Tanabata is such a popular festival that it is also observed in more modern surroundings. Tokyo Disneyland (and from this year, DisneySea as well) features Disney Tanabata Days from June 24 through July 7. After all, what better place than Disneyland to “wish upon a star?” Visitors can write their wishes on special Disney-styled "Wishing Cards" and will also see Mickey and Minnie dressed as Hikoboshi and Orihime for the occasion.
Tokyo Tower, long a popular trysting spot for lovers, is also in on the act, with special blue lighting on the main observation deck through July 7 to recreate the Milky Way that separates the lovers.
Other Tanabata Festivals to watch for:
• Shitamachi Tanabata Festival (Asakusa) - July 4-10. Streets will be closed to traffic (open only to pedestrians) from 10 a.m. to 7 p.m. on the 5th and 6th. There will be a parade, food stalls and performances.
• Kanda Myojin Shrine, a few minutes walk from either Ochanomizu or Akihabara Station, features a special ceremony from 4 p.m. on July 7 in honor of the star-crossed lovers. From June 1 to July 7, they also sell special "en-musubi" (tie the knot) amulets, for the benefit of real-life lovers.
• Maebashi Tanabata Festival (Gumma) - July 10-13. More than 650 decorated wish trees, as well as live entertainment and an all-comers yukata contest.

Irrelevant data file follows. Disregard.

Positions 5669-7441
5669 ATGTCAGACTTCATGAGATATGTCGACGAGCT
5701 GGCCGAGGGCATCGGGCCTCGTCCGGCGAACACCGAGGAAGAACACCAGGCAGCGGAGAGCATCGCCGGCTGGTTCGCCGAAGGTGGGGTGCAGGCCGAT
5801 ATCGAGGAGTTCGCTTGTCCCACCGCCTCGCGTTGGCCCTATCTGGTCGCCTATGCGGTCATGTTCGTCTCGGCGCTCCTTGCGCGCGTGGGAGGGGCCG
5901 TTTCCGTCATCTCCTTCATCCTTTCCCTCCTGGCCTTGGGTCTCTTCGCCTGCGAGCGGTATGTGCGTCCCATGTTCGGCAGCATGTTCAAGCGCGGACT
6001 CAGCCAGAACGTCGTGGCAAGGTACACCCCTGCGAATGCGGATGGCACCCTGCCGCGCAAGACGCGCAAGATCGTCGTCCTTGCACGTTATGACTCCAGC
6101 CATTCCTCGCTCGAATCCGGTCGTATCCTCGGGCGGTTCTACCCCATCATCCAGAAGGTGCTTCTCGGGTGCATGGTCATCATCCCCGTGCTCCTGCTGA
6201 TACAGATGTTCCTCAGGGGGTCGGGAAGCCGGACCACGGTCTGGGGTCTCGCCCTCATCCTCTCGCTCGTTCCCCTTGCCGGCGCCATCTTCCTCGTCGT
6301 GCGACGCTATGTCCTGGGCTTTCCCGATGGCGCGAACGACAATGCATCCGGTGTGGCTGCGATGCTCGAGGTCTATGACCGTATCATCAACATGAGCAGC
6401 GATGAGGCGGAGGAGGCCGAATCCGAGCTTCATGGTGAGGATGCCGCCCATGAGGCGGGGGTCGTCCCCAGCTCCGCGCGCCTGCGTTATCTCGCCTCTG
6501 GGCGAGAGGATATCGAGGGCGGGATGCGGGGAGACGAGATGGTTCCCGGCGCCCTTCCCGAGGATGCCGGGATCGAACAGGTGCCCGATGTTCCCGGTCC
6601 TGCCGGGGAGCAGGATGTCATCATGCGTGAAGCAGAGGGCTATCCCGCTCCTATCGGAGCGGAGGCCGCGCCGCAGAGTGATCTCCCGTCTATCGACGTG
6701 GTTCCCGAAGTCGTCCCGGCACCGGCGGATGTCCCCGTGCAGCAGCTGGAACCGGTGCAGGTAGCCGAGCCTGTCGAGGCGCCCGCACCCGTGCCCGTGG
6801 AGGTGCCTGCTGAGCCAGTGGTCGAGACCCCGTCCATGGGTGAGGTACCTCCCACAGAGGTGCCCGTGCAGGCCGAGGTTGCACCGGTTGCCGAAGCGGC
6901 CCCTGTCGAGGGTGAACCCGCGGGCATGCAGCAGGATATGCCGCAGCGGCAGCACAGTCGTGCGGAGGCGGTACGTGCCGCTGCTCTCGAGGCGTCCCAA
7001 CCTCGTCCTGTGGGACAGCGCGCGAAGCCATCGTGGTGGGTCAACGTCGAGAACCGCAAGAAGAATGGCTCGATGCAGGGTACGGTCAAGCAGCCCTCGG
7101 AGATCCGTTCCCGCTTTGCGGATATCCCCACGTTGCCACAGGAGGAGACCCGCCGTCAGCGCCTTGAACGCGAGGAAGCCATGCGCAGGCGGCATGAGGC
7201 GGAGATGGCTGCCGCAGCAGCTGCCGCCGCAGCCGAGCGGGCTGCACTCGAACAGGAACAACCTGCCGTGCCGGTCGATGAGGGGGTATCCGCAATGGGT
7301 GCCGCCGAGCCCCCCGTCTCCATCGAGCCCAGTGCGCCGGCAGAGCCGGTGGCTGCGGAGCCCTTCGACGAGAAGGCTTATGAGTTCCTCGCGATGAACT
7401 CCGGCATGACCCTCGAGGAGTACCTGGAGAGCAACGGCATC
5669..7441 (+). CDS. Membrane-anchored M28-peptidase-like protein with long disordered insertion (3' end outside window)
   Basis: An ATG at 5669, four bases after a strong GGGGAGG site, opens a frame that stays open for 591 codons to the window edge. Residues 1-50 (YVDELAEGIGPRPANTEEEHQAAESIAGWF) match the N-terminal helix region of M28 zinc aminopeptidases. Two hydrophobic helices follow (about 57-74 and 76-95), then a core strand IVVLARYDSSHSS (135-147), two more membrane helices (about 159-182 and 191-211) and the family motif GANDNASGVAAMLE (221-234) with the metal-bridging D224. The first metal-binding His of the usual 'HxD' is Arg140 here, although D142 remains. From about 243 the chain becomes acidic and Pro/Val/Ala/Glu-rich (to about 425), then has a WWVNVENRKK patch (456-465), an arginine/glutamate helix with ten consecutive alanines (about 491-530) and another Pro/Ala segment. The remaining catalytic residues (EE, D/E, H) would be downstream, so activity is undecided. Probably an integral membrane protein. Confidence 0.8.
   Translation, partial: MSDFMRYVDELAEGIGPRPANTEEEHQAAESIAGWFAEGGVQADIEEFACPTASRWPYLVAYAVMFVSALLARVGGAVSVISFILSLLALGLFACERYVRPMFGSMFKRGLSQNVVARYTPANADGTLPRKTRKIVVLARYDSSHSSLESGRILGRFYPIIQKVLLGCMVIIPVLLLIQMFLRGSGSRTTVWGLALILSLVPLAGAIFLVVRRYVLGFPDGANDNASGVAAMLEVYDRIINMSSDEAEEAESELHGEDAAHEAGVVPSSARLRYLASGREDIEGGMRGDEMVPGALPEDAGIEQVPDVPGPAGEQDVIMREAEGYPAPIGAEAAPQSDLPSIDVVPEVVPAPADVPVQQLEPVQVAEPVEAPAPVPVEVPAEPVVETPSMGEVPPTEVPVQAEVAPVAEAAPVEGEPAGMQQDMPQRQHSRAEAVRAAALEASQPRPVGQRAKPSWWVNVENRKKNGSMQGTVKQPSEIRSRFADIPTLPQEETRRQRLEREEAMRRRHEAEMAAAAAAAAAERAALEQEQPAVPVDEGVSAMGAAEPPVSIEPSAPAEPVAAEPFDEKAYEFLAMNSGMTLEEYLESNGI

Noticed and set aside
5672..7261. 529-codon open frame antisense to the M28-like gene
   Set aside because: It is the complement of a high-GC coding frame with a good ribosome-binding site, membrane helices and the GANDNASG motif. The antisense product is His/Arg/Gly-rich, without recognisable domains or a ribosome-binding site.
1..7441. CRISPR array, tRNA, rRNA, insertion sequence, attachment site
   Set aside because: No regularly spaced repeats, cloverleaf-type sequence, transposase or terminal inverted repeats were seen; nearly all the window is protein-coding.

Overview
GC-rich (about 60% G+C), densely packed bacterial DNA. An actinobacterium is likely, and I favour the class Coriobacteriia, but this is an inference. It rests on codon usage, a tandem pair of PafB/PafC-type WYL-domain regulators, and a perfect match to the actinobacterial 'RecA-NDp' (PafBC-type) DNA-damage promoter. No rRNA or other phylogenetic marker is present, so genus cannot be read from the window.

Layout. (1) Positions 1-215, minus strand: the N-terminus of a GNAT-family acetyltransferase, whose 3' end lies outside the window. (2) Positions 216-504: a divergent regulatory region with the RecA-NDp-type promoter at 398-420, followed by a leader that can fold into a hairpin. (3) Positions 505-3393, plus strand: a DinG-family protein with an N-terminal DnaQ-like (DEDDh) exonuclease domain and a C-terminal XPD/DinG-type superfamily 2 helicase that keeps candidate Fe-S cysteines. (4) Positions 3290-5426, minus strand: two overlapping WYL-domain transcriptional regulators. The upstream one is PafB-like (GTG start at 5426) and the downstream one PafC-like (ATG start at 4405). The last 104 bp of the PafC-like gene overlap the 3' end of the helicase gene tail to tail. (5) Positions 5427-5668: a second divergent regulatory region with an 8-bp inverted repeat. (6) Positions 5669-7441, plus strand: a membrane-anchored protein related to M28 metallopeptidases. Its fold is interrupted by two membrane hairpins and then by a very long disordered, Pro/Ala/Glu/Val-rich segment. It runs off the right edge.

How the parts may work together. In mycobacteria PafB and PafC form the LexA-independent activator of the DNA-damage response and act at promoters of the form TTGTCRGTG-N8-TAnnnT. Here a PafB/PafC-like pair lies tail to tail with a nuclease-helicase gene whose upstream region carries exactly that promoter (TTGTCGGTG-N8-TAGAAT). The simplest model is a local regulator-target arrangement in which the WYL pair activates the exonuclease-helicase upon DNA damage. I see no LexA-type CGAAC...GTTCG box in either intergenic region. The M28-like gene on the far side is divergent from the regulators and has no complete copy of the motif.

• Fukaya Tanabata Festival (Saitama) - July 11-13. In addition to wish trees and streamers, this festival offers entertainment for the kiddies, including a petting zoo and miniature steam locomotive.
• Mobara Tanabata Festival (Chiba) - July 25-27. Sunday will be the most exciting, as there will be a parade and traditional dancing.
• Anjo Tanabata Matsuri (Aichi) - August 1-3. Rivals the nearby Ichinomiya Festival in size and activities.
• Tanabata Shrine (Ogori, Fukuoka) - August 7. What better place to celebrate Tanabata than at a shrine dedicated to this love story? Here the outdoor decorations are more rustic and natural, lending a more traditional atmosphere.
• Asagaya Tanabata Festival - August 6-10. Possibly the largest Tanabata Festival in Tokyo, it particularly features large papier mache figures suspended from the ceiling of the shotengai; reminiscent of the Macy's Thanksgiving Day Parade.© Japan Today